The last time I saw the species live was in 1983, and following its fame I wanted to see it again. When Heather spotted a bullhorn acacia as we were driving near San Mateo, Jalisco, we decided to stop the car for a moment. Without even opening the window, I saw a Bagheera kiplingi crawling on the plant. Woohoo! Here are a male and female that we found. The female has normal jaws that hang down from the face, but the male has jaws (chelicerae) that stick forward, instead of down.
There’s a thrill I get when past scientific work yields a prediction that works. On a little road in Jalisco, nature was in order, with Bagheera and ants and acacia all living together.
As thrilling as it was to find Bagheera kiplingi, there was a cost, as Heather recounts in her blog post about Gasteroposting.
Yesterday we found live specimens of opilioacarid mites, Heather’s main target here in Chamela! They are a strange group with many traits that have been interpreted as ancestral for their branch of mites. We had not found them over several days at Chamela. Then, on Saturday, Heather found some dead ones in a litter extraction. And, yesterday, we found 17 of them walking around under rocks! Go to Heather’s blog for more details, including what she suspects is the first video every posted of an opilioacarid. CNN should be phoning momentarily.
Dick Walton asked about the strange pattern in a Habronattus aztecanus eye, and so I’ll post another photo.
The pattern is deep inside the eye. As you look into a jumping spider eye, you normally see either black or a honey-brown colour. You see black if he/she is looking straight at you and thus you are looking straight down onto his/her retina. You see honey brown if the spider is looking off to the side, because then you are not looking into the retina, but rather to the side of the tubular eye. The big eyes of a jumping spider are not globes like ours, but rather long tubes, only the deepest bit of which is the retina.
However, in species of the Habronattus clypeatus species group, which includes species such as H. clypeatus, H. dossenus, H. californicus, and H. aztecanus, there is a part of the eye that has this strange pattern when you look down into it. It is presumably in the inner wall of the eye.
Anasaitis brunnea, from the Dominican Republic
No, this is not a post about undertow or getting sand thrown in my eyes. It’s about Habronattus. In an earlier post, I hinted that I was not that excited by finding Habronattus contingens in Puerto Vallarta, as there is a very similar species in Canada. This is what those H. contingens from Puerto Vallarta looked like. Note the creamy white face and fluffy front leg (Update: better photo of face added).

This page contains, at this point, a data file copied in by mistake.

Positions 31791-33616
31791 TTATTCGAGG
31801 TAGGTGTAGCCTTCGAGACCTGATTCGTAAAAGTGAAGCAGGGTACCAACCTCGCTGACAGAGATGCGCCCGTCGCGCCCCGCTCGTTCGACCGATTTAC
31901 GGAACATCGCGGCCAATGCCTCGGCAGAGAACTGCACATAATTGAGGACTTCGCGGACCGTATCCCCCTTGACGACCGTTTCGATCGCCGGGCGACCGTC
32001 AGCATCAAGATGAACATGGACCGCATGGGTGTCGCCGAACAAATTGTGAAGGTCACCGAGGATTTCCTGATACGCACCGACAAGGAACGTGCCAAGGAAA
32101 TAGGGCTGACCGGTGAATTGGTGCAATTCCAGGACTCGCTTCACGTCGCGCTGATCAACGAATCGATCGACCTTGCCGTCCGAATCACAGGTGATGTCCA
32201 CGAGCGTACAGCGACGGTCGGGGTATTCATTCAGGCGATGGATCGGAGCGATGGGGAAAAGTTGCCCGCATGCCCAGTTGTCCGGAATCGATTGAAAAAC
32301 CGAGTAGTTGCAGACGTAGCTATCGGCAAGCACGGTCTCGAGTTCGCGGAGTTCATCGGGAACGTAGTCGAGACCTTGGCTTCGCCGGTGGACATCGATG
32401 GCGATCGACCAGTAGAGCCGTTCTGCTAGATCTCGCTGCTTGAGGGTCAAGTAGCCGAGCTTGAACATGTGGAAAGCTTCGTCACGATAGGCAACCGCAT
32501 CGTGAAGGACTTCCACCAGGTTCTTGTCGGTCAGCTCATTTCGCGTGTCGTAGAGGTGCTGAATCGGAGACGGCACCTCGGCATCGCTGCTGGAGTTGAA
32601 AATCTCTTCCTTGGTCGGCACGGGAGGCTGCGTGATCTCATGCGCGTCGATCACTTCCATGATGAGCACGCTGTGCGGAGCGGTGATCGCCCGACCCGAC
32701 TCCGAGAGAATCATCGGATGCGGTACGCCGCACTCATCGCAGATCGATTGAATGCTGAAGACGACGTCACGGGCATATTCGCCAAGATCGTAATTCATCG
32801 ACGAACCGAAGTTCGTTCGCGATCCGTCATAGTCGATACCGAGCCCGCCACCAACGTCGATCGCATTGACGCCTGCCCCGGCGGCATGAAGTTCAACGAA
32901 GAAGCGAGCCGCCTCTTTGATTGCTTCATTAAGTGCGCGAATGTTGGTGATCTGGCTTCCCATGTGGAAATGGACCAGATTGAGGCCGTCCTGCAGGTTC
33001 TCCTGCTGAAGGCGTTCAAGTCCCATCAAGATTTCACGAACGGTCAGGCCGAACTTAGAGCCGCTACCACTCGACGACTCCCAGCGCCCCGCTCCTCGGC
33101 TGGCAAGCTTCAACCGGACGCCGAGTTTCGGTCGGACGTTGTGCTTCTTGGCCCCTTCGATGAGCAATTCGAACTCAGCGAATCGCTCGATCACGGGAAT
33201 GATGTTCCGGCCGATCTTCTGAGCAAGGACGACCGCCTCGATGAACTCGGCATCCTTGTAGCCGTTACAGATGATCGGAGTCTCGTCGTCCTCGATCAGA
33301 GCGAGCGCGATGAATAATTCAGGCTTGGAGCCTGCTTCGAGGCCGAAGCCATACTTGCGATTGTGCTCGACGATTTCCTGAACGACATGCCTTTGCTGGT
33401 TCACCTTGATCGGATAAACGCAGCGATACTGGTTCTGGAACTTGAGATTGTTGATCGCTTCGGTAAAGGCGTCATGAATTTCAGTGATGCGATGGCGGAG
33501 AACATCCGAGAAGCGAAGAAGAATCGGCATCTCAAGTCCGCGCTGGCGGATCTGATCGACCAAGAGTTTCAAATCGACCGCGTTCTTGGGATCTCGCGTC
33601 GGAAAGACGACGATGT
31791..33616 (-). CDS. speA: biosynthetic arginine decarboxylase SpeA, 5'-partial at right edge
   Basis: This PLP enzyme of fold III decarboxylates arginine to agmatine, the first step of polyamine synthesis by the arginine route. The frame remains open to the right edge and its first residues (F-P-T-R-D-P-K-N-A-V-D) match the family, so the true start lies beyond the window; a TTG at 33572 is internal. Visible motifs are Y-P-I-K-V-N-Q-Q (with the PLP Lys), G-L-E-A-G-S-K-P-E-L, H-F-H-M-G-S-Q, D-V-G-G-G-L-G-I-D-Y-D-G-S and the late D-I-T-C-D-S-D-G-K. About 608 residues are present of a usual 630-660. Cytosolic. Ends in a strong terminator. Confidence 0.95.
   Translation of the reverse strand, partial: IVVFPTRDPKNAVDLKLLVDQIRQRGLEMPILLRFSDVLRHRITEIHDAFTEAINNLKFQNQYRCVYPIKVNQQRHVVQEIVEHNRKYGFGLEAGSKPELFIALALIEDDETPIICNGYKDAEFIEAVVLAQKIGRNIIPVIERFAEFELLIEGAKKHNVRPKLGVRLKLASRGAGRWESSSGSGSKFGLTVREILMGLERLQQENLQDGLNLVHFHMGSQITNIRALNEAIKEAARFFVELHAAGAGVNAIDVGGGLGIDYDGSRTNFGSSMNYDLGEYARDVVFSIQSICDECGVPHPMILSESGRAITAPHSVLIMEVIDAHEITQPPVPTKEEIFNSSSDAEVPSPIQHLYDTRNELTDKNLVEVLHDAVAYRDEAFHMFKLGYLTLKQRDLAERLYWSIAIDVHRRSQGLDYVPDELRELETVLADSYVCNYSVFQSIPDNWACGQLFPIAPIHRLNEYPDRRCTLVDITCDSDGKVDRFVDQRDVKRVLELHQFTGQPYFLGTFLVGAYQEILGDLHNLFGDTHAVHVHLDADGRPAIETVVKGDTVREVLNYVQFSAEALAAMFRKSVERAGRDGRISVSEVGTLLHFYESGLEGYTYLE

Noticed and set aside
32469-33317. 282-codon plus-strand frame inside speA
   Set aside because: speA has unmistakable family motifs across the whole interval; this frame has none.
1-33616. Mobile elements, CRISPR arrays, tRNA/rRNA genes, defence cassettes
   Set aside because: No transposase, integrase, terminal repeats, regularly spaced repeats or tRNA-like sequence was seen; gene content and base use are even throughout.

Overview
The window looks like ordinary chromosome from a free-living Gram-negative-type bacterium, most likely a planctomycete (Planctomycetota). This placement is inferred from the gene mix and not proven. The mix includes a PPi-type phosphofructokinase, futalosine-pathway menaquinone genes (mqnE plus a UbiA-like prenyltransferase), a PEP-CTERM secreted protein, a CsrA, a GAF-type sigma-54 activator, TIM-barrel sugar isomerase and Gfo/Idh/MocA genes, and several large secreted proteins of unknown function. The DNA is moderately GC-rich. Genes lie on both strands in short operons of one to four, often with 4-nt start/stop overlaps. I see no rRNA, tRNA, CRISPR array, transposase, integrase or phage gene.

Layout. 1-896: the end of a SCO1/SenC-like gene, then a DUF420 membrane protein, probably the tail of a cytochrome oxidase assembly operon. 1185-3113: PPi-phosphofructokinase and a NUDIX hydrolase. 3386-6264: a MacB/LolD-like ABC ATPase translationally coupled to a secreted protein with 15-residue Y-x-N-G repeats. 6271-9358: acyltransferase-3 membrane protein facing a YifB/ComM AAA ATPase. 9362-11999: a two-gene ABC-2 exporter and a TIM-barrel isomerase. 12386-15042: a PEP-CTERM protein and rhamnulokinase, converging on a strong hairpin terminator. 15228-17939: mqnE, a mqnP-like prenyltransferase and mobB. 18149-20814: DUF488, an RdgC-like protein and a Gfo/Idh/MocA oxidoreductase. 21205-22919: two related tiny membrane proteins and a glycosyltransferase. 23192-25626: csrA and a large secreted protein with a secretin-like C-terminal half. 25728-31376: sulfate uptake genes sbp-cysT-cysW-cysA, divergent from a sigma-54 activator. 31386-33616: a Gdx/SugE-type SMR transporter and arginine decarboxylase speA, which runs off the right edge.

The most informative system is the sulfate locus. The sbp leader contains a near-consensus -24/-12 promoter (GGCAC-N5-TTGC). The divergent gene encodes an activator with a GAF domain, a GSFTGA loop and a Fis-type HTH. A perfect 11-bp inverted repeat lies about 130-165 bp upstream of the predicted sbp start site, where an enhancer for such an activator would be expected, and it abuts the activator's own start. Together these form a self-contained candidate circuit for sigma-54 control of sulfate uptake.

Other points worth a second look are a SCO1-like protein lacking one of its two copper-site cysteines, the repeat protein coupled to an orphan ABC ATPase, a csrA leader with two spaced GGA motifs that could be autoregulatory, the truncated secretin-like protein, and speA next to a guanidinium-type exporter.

We wanted to explore beaches down here, near Chamela, and so yesterday entomologist Enrique Ramirez guided us to a well-preserved beach with student Alejandro Estrada. Here are Enrique, Alejandro, and me at the beach. Note that when I speak of a “well-preserved beach” I’m not talking about the relatively sterile sand. I’m speaking of its richness beyond the sand, like the beautiful tree-sized cacti.
At the beach, I was mostly interested in finding out whether H. aztecanus lived this far south. I was finding what I thought was H. contingens, but I wasn’t that interested in them, so I wasn’t paying close attention and we only collected a couple. When we got back from the beach I got out the hand lens and was shocked to look at their faces — they seem to be something quite different! Their faces are black, not white, and overall they are much darker than H. contingens. Are they a new, separate species, or are they just a strong geographic variant of H. contingens? Tomorrow we are going to another beach, and this time I will pay attention to this strange thing related to H. contingens!
When I was last in Jalisco, in 1998, we were looking mostly for Habronattus. It was quite a group — Tila Perez and her students Jose Luis Castelo and Fernando Alvarez, and myself and my postdoc Marshal Hedin and student Gita Bodner. The trip was a wonderful success, and laid the groundwork for much of our research on Habronattus. We visited many memorable sites, but the one place dearest to my heart was the biological field station Chamela, on the Pacific coast about 100 km southeast of Puerto Vallarta. It’s in a seasonal tropical forest of short trees that lose many of their leaves in the dry season. We were warmly greeted and supported by the station director Ricardo Ayala and by the infrastructure provided. And we found some very cool spiders.
And so it was with great anticipation that I drove with Heather up the hill to the station a few days ago. Under the directorship of Jorge Vega, the station has continued its development. The well-equipped facility is vibrant: amazing biodiversity and interesting researchers. And the food is great! This morning we climbed the tower to take a panorama photo. We’re looking forward to our few weeks here.